Duluth murder trial moved to Brainerd
Next month's jury trial for a Duluth murder suspect has been moved to Brainerd. William James Holisky II, 64, brought a motion for a change of venue, arguing that he could not receive a fair trial in St. Louis County due to substantial news cover...
Next month's jury trial for a Duluth murder suspect has been moved to Brainerd.
William James Holisky II, 64, brought a motion for a change of venue, arguing that he could not receive a fair trial in St. Louis County due to substantial news coverage of the alleged killing of 52-year-old Lisa Jean Isham.
Sixth Judicial District Judge Mark Munger, who heard oral arguments last week, granted the motion in an order dated Friday and publicly released Monday.
"Substantial prejudicial publicity has been presented to the Court directly relating to Defendant's presently charged crime as well as Defendant's criminal history," Munger wrote in a six-page order. "Defendant's motion for a change of venue must be granted as the prejudicial material has created a reasonable likelihood that a fair trial cannot be had in St. Louis County."
Munger will preside over the trial, which is slated to begin July 25 at the Crow Wing County Judicial Center and could continue for up to three weeks.
Defense attorneys brought the motion last month, citing two articles published by the News Tribune in the past year that examined Holisky's criminal history, which includes numerous violent incidents involving women.
A story published last summer , when Holisky was first charged, detailed the defendant's history and quoted his sister, who expressed frustration with the handling of his prior cases.
A subsequent article , published in March, detailed the events in felony domestic assault cases just months before Holisky was charged with Isham's killing. The News Tribune investigation found that Holisky had been removed from supervised probation by Munger, even after violating the conditions of his release by failing to attend court-ordered domestic abuse intervention classes.
"While investigative journalism is both a respected and passionate profession, the consequences of such articles are incalculable when attempting to conduct a fair trial in a community," public defender Jeremy Downs wrote in his motion requesting the change of venue.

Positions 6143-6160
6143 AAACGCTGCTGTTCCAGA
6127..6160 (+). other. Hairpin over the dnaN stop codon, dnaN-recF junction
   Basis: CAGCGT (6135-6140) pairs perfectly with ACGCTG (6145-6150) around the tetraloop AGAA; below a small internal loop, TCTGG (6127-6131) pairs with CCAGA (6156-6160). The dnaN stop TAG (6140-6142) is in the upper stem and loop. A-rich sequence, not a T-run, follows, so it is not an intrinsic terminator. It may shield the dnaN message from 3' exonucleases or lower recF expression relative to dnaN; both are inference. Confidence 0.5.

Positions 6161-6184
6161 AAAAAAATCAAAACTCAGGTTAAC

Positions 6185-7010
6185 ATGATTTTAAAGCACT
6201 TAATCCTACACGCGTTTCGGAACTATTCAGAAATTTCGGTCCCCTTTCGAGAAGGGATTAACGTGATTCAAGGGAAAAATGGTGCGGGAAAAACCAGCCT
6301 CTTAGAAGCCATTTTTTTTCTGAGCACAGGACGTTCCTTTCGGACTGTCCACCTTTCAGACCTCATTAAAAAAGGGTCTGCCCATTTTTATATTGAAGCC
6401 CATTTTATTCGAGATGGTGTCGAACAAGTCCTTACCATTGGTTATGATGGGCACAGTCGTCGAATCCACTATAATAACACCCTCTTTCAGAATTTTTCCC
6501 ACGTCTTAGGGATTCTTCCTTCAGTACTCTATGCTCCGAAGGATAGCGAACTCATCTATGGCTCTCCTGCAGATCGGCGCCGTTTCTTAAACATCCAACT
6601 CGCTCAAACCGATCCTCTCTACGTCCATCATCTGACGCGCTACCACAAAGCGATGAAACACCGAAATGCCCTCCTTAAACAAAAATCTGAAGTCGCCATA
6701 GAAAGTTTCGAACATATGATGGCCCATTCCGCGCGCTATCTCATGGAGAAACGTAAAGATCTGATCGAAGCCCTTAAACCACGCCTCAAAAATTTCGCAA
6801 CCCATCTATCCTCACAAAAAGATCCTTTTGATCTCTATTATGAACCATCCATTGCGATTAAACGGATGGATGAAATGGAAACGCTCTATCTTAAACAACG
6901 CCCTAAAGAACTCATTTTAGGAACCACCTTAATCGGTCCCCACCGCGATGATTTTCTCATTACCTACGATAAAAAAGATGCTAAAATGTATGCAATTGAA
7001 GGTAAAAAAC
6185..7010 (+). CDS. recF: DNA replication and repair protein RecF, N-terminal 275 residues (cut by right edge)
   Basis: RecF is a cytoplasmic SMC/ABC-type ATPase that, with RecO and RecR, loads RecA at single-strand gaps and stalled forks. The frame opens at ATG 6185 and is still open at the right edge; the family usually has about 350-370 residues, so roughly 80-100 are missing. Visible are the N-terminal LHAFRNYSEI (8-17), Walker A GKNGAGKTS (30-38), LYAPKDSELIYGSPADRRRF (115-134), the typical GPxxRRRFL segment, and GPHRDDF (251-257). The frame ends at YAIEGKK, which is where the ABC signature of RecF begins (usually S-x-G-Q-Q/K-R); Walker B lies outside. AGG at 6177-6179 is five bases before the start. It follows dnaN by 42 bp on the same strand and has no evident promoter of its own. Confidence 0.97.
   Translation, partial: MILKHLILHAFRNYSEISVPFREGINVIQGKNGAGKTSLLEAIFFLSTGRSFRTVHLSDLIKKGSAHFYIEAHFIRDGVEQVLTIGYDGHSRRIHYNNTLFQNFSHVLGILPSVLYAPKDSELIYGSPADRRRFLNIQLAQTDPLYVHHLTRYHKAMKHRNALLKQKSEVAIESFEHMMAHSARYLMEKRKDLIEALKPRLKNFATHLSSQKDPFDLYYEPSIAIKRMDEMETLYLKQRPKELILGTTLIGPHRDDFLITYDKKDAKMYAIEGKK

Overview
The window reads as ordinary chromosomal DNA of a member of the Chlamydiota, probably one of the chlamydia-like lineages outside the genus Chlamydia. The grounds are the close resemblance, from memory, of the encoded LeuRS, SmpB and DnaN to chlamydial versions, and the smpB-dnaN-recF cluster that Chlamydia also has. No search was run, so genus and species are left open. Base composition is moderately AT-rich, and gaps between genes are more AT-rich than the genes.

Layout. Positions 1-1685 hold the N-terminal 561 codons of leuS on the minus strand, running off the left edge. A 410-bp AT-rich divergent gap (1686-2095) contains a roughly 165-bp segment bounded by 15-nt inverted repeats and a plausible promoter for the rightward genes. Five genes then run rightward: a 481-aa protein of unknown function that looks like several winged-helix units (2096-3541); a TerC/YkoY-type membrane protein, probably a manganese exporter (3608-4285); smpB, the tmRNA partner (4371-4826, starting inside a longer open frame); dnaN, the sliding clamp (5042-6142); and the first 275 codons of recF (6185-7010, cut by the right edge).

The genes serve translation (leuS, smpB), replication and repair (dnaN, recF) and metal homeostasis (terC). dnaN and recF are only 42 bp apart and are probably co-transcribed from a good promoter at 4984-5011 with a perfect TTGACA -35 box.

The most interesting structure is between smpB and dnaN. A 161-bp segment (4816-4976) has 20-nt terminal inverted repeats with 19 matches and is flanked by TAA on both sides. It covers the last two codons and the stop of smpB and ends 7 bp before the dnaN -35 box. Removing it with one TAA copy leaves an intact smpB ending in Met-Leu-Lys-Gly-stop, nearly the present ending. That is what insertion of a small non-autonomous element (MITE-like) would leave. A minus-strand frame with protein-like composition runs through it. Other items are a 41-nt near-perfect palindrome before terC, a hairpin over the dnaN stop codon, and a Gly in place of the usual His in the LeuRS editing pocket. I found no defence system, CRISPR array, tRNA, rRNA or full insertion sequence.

St. Louis County prosecutor Jessica Fralich opposed the relocation of the trial, telling Munger last week that the defense did not meet the burden for a change of venue because it failed to prove that the news reports were inaccurate.
Munger acknowledged that the case has not attracted as much news coverage as others, but said he had concerns about statements made in the articles.
"The primary vice of the publicity given this case is not in printing or disseminating factual news but in printing and disseminating what purports to be the opinions of people who are supposed to know the facts, those in law enforcement and the legal community," the judge wrote.
"Not only is the quoted material damaging in and of itself, but the overarching theme of the articles has been to imply that Defendant is a criminal deserving of further incarceration."
Holisky faces felony charges of intentional second-degree murder and animal cruelty.
He was charged in July after police said he was identified from DNA evidence recovered from the suspected murder weapon in the victim's Lincoln Park residence.
Isham had been stabbed numerous times with a knife, and was believed to be dead for about two weeks before her body was discovered on May 30, 2015. Her dog also was found dead, authorities said.
Authorities said Holisky gave numerous statements before his arrest, admitting that he had been romantically involved with Isham, but denying that he was responsible for her death.